The FOCUS ATLAS 6.8 is one of only two aluminium bikes on test and it’s the most affordable of them all. This is reflected in the entry-level spec. However, FOCUS didn’t cut back on everything, as the bike offers a wealth of mounting points and good integration. Is that enough for it to come out on top as the best all-rounder?

For an overview of the test fleet head to the group test: The best gravel bike 2022 – 19 models on test

FOCUS ATLAS 6.8 | 10.65 kg in size L | Manufacturer’s website

Among the many high-end bikes on test, the FOCUS ATLAS 6.8 is the most affordable model, priced at € 2,199. It’s also the most laid back of them all. Higher, faster, further – this isn’t what it strives for with its sturdy aluminium frame and matching affordable components. It’s better suited as a reliable companion for long gravel rides, allowing you to explore your surroundings at a leisurely pace. This is underlined by the generous helping of mounting points for cargo cages, mudguards, lights and racks.

Moreover, the integration on the FOCUS ATLAS 6.8 is very clean and better than on many significantly more expensive bikes. The cables only peek out from under the stem before disappearing into the headset, leaving nothing to be desired in terms of cable management. This allows you to attach a handlebar bag to the FOCUS JD RA85 handlebar with minimal fuss. At 460 mm, it’s the widest handlebar in the test field, but it suits the bike’s laid back trucker flair. In addition to the handlebars, FOCUS also rely on aluminium components for the stem, seat post and wheels, which make the bike very stiff overall. While this usually results in a lack of comfort and decreased bump absorption, it can be an advantage when hauling lots of luggage as the bike will flex less and remain stable. Although the 700 x 45C WTB Riddler TCS tires can’t make up for the lack of comfort entirely, they do at least provide a good amount of vibration damping.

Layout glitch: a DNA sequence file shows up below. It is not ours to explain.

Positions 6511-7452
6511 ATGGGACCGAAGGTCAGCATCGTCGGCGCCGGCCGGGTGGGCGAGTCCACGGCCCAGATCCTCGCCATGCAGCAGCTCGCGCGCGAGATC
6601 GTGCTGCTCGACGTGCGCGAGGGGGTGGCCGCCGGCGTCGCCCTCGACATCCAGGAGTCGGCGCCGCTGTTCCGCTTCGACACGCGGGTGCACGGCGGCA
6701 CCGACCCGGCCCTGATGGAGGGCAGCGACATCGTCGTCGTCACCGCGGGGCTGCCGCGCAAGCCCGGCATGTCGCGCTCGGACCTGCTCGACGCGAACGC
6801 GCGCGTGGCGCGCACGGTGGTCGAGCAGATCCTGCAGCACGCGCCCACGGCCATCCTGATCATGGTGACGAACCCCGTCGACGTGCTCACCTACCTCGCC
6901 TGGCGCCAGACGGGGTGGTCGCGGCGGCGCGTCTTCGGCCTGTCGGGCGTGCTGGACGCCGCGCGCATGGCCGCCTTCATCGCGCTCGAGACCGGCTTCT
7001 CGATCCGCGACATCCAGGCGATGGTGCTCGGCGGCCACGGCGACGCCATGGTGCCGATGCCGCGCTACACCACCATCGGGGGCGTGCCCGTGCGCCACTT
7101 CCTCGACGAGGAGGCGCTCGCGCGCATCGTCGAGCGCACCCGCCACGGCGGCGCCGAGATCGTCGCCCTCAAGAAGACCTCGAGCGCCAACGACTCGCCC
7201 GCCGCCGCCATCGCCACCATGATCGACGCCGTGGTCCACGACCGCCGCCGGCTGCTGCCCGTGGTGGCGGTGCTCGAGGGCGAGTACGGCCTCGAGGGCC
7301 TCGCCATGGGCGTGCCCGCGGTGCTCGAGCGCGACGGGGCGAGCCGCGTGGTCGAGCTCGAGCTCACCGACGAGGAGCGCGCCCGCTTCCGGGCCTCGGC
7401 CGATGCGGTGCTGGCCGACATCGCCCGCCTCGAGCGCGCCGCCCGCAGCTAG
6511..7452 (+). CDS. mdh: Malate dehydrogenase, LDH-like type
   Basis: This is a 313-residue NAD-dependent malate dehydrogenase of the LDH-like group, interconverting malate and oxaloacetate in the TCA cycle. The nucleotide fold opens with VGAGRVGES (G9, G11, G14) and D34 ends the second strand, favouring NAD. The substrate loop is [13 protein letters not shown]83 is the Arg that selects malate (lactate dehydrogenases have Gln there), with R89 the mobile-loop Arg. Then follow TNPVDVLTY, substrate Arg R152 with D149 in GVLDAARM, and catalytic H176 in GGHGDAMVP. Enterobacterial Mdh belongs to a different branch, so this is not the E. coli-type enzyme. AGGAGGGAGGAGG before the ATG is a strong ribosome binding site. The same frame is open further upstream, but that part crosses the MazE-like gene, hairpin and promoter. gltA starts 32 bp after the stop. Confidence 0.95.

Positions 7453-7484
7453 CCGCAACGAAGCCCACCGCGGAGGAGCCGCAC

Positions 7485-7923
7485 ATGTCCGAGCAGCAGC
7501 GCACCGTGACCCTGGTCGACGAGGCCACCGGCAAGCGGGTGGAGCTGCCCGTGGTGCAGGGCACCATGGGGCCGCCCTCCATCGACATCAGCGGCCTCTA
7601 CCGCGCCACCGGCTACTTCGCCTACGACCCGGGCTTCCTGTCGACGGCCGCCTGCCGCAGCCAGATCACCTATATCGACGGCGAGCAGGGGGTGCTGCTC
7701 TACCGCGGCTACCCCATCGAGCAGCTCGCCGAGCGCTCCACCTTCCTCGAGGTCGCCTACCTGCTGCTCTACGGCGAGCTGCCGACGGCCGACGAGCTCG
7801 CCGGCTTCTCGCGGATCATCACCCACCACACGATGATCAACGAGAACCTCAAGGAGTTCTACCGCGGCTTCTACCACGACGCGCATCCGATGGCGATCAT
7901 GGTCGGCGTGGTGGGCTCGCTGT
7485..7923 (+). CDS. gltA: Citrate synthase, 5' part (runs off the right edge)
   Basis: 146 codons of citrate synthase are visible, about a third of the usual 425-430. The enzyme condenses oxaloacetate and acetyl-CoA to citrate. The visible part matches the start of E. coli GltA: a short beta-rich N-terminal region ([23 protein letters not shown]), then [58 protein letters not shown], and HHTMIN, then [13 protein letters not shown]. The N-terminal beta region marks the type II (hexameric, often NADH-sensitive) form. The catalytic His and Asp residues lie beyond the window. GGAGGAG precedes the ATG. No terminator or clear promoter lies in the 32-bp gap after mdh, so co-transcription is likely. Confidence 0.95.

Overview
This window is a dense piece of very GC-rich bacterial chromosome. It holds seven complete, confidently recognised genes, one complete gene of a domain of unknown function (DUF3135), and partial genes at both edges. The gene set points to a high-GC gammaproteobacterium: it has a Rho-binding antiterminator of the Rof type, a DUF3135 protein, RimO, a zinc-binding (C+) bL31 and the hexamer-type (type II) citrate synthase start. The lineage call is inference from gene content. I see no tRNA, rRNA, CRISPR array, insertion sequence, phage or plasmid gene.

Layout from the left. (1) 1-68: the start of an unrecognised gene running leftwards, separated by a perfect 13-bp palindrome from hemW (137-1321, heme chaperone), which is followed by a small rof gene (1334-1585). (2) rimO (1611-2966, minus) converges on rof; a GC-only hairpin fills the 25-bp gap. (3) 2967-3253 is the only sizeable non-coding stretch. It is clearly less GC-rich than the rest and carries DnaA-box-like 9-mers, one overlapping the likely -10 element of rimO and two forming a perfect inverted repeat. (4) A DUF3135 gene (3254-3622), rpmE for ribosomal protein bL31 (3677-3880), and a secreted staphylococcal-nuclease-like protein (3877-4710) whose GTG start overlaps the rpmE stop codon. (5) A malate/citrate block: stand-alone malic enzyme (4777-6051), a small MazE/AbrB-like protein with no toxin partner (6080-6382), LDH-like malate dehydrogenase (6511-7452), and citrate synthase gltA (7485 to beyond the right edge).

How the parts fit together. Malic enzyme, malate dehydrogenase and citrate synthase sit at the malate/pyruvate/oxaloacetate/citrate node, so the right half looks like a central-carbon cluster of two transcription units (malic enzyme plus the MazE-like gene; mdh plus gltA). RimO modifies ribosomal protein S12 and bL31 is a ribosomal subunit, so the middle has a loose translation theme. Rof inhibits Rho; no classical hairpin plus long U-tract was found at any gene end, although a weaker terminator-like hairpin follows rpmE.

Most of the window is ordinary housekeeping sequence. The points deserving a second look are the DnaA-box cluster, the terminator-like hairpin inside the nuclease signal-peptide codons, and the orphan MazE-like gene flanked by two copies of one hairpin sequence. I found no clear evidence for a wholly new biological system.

Bigger is better
The weld seams on the FOCUS ATLAS 6.8 look huge. We can only imagine the amount of filler metal that flowed into them. Though not particularly refined, it looks like it’ll last forever.
All the bosses
Whether you’re planning to go bikepacking around the world or commuting, the FOCUS ATLAS 6.8 offers endless mounting points on the frame and fork for lights, mudguards and racks.
Integration on a budget
The seamless cable integration on the FOCUS ATLAS 6.8 is neater than on many of its competitors, some of which are much more expensive. Hats off to FOCUS for that!


€ 2,199


Seatpost FOCUS Aluminium
Brakes Shimano GRX BR-RX400 160/160 mm
Drivetrain Shimano GRX RX600 2x11
Stem FOCUS Aluminium 90 mm
Handlebar FOCUS JD RA85 460 mm
Wheelset DT Swiss E 1800 SPLINE 32
Tires WTB Riddler TCS 700 x 45C

Technical Data

Size XS S M L XL
Weight 10.65 kg

Specific Features

feels absolutely indestructible
large front triangle can accommodate large frame bags
everything you need: mounting points, mudguards, and luggage rack
clearances for up to 700 x 47C tires

A threaded bottom bracket
The FOCUS ATLAS 6.8 relies on a threaded bottom bracket, which makes maintenance a lot easier.
Just right
Considering the weight of the FOCUS and its bikepacking intentions, anything smaller than a 160 mm rotor at the rear would be a mistake. So, it’s a good thing that the brake calliper doesn’t need an adapter to accommodate it.
For some reason, the 2x drivetrain on the FOCUS ATLAS 6.8 matches the bike’s character – even if it can’t keep up with the 1x drivetrains that have a larger range cassette.

What do a boat and the FOCUS ATLAS 6.8 have in common? Neither of them is particularly quick to accelerate, but once they’ve gotten into the swing of things, there’s no holding them back.

For the drivetrain, the FOCUS ATLAS 6.8 relies on a mechanical Shimano GRX RX600 groupset. In terms of performance, it’s clearly inferior to the electronic versions on the – sometimes significantly – more expensive bikes on test, shifting a little slower and with less precision. But it suits the bike’s intended use, as it’s extremely robust and you’ll never run the risk of draining the battery on long rides. With a 46/30 t chainset up front and a 11–34 t cassette on the rear, you won’t easily run out of gears on the descents. However, bikes with a mullet drivetrain and a wider gear range are at an advantage on the climbs. Weighing in at 10.65 kg in size L and considering its luggage hauling capabilities, the bike could do with easier gearing.


Size XS S M L XL
Seat tube 450 mm 490 mm 520 mm 550 mm 577 mm
Top tube 532 mm 552 mm 571 mm 592 mm 610 mm
Head tube 114 mm 129 mm 144 mm 164 mm 194 mm